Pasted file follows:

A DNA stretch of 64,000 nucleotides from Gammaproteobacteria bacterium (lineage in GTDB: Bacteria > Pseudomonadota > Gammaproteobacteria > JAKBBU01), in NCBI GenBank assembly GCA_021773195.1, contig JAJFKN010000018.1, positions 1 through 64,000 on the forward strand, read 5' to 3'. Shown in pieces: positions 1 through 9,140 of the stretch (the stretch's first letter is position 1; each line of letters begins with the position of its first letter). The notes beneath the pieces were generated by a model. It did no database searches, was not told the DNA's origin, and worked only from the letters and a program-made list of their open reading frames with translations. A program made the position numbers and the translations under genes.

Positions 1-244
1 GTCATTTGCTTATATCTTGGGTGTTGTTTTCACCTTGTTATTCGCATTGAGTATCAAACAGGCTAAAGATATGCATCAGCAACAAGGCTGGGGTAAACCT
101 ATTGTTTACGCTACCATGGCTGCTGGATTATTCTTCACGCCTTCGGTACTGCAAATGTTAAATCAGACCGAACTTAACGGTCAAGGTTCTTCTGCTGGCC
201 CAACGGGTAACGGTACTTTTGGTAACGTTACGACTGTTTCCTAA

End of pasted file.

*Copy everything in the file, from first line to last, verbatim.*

A DNA stretch of 64,000 nucleotides from Gammaproteobacteria bacterium (lineage in GTDB: Bacteria > Pseudomonadota > Gammaproteobacteria > JAKBBU01), in NCBI GenBank assembly GCA_021773195.1, contig JAJFKN010000018.1, positions 1 through 64,000 on the forward strand, read 5' to 3'. Shown in pieces: positions 1 through 9,140 of the stretch (the stretch's first letter is position 1; each line of letters begins with the position of its first letter). The notes beneath the pieces were generated by a model. It did no database searches, was not told the DNA's origin, and worked only from the letters and a program-made list of their open reading frames with translations. A program made the position numbers and the translations under genes.

Positions 1-244
1 GTCATTTGCTTATATCTTGGGTGTTGTTTTCACCTTGTTATTCGCATTGAGTATCAAACAGGCTAAAGATATGCATCAGCAACAAGGCTGGGGTAAACCT
101 ATTGTTTACGCTACCATGGCTGCTGGATTATTCTTCACGCCTTCGGTACTGCAAATGTTAAATCAGACCGAACTTAACGGTCAAGGTTCTTCTGCTGGCC
201 CAACGGGTAACGGTACTTTTGGTAACGTTACGACTGTTTCCTAA